In classical logic, the law of non-contradiction is the second of three classic laws of thought. It states that contradictory statements cannot both be true in the same sense at the same time.¹ The law of non-contradiction, along with its complement, the law of excluded middle, are correlates of the law of identity. Aristotle (as pictured) was one of the main writers of classical logic, among other topics.¹
One difficulty in applying the law of non-contradiction is ambiguity in the propositions. For example, if time is not specified for two statements, then both propositions may happen but at different times. However, it is impossible to predicate of the same thing, at the same time, and in the same sense, the absence and the presence of the same fixed quality.¹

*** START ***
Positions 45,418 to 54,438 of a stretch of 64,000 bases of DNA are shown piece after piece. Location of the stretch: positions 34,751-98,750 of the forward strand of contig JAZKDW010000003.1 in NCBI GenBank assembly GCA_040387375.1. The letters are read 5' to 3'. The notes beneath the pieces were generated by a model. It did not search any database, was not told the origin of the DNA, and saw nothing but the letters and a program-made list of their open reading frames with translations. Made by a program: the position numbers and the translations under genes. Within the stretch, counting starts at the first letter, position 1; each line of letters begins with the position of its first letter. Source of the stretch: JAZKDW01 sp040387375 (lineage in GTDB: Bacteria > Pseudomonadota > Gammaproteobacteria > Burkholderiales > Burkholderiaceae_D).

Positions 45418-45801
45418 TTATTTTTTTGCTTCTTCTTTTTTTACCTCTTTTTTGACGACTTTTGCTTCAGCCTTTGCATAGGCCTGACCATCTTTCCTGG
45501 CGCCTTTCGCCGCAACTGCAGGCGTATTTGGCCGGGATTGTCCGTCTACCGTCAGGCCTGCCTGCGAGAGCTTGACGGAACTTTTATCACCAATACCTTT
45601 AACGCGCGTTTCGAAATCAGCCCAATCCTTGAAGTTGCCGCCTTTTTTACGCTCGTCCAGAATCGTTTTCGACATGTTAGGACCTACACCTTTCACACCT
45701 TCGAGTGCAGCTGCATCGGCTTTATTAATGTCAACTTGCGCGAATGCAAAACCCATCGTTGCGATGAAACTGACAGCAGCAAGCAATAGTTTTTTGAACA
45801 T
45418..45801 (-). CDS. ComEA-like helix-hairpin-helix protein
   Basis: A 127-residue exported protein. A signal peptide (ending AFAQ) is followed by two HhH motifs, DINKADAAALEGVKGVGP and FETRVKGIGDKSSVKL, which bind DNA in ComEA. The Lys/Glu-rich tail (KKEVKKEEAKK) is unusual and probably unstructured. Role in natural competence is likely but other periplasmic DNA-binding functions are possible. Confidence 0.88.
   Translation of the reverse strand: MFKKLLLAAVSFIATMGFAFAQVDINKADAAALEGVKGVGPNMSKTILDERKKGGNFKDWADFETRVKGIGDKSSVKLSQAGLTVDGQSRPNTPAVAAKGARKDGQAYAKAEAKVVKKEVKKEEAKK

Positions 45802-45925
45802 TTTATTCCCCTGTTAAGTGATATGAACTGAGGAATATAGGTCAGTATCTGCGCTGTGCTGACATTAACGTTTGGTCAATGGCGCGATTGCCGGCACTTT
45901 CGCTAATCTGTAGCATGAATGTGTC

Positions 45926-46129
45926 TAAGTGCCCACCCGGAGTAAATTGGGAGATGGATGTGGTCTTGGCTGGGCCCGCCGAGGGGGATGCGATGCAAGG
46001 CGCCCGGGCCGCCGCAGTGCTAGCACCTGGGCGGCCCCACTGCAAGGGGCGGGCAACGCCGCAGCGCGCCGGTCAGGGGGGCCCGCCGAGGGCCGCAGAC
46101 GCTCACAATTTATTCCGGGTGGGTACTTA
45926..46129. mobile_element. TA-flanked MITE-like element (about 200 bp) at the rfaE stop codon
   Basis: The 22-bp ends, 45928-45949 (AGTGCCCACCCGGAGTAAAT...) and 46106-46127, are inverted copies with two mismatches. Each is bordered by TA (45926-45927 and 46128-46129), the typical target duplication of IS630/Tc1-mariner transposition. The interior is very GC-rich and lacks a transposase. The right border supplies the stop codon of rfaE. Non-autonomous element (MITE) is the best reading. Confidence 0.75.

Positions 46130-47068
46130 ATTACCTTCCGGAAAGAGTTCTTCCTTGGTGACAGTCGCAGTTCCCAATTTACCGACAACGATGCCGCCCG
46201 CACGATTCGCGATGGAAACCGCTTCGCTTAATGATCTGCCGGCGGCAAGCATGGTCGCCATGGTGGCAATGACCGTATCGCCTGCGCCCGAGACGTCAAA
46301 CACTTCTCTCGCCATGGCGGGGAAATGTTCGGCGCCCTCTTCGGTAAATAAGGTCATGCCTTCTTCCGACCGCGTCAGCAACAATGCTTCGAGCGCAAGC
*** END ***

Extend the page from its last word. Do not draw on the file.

Some philosophies accept and some deny the law of non-contradiction. Eastern philosophy confirms the principle of non-contradiction in some of the earliest writings. Heraclitus of ancient Greece denied the law of non-contradiction.¹ He argued that objects must both have what it now is and what it has the potential.